In my previous post, I described the findings of Dieter Helm’s review into electricity pricing. Here I will explore in more detail the section on supply costs and his recommendation that a default electricity tariff be implemented, which is particularly relevant in light of the legislation to cap electricity prices which is currently passing through Parliament.
Are excess profits being earned by the Big 6?
CMA found a consumer detriment of over £1 billion
In his review, Helm describes the role of electricity suppliers. The retail supply part of the electricity value chain has generally involved metering, billing, and collecting customer payments – a relatively simple business, selling a homogeneous product without the responsibility for physical delivery. Over time, additional responsibilities have been added including the collection of levies, and the costs of transmission and distribution; engaging in hedging and other wholesale price and volume risk management; and the smart meter roll-out (there have been other responsibilities relating to energy efficiency that Helm did not mention, and some suppliers also engage in activities such as the sale and maintenance of boilers, although that sits under the gas rather than electricity market activity).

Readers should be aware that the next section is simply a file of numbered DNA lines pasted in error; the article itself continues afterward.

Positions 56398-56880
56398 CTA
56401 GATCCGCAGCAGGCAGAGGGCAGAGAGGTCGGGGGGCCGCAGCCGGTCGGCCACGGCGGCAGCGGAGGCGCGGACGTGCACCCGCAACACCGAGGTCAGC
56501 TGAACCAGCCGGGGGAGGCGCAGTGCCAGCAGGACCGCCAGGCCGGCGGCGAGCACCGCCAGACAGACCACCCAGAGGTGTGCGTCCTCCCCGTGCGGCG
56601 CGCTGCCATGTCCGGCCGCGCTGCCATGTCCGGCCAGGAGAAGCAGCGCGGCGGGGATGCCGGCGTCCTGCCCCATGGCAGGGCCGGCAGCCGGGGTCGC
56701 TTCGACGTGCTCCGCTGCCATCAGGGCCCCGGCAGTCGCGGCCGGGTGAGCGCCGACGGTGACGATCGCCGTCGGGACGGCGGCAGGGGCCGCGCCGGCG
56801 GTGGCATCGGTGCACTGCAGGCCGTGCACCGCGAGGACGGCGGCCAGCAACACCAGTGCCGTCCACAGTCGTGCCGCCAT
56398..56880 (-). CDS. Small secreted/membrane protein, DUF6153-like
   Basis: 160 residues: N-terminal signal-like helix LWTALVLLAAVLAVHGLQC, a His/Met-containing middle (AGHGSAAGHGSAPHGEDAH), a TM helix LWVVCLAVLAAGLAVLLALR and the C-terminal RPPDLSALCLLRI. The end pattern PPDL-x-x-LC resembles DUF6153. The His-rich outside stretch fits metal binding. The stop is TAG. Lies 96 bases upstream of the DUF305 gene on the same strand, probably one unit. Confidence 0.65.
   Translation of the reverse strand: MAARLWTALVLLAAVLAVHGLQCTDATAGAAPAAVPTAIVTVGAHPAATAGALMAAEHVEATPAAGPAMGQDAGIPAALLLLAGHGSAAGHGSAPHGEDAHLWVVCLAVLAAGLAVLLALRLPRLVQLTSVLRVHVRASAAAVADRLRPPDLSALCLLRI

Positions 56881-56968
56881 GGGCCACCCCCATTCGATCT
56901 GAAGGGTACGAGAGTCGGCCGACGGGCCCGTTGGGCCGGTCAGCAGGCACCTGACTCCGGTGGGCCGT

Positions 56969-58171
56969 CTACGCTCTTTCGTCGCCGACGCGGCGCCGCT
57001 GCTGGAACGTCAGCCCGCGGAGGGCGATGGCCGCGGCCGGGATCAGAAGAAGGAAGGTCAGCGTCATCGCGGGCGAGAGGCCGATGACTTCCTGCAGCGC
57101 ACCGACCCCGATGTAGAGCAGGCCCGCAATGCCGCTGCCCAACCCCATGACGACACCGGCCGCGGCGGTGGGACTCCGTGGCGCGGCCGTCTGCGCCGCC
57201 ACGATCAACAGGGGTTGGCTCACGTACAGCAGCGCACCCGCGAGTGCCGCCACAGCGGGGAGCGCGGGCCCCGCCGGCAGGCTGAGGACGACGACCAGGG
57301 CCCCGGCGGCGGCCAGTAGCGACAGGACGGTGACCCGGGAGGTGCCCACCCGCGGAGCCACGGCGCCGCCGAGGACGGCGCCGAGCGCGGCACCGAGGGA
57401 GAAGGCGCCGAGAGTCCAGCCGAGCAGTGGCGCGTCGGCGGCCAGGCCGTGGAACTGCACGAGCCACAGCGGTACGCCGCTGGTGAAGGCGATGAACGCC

The Competition and Markets Authority carried out an in-depth investigation into supply businesses following concerns of abusive practices and found that the domestic customer detriment due to overcharging by suppliers was around £1.4 billion per year over the period 2012-15 under once analysis approach, and around £720 million/year over the 2007-14 period using a different method.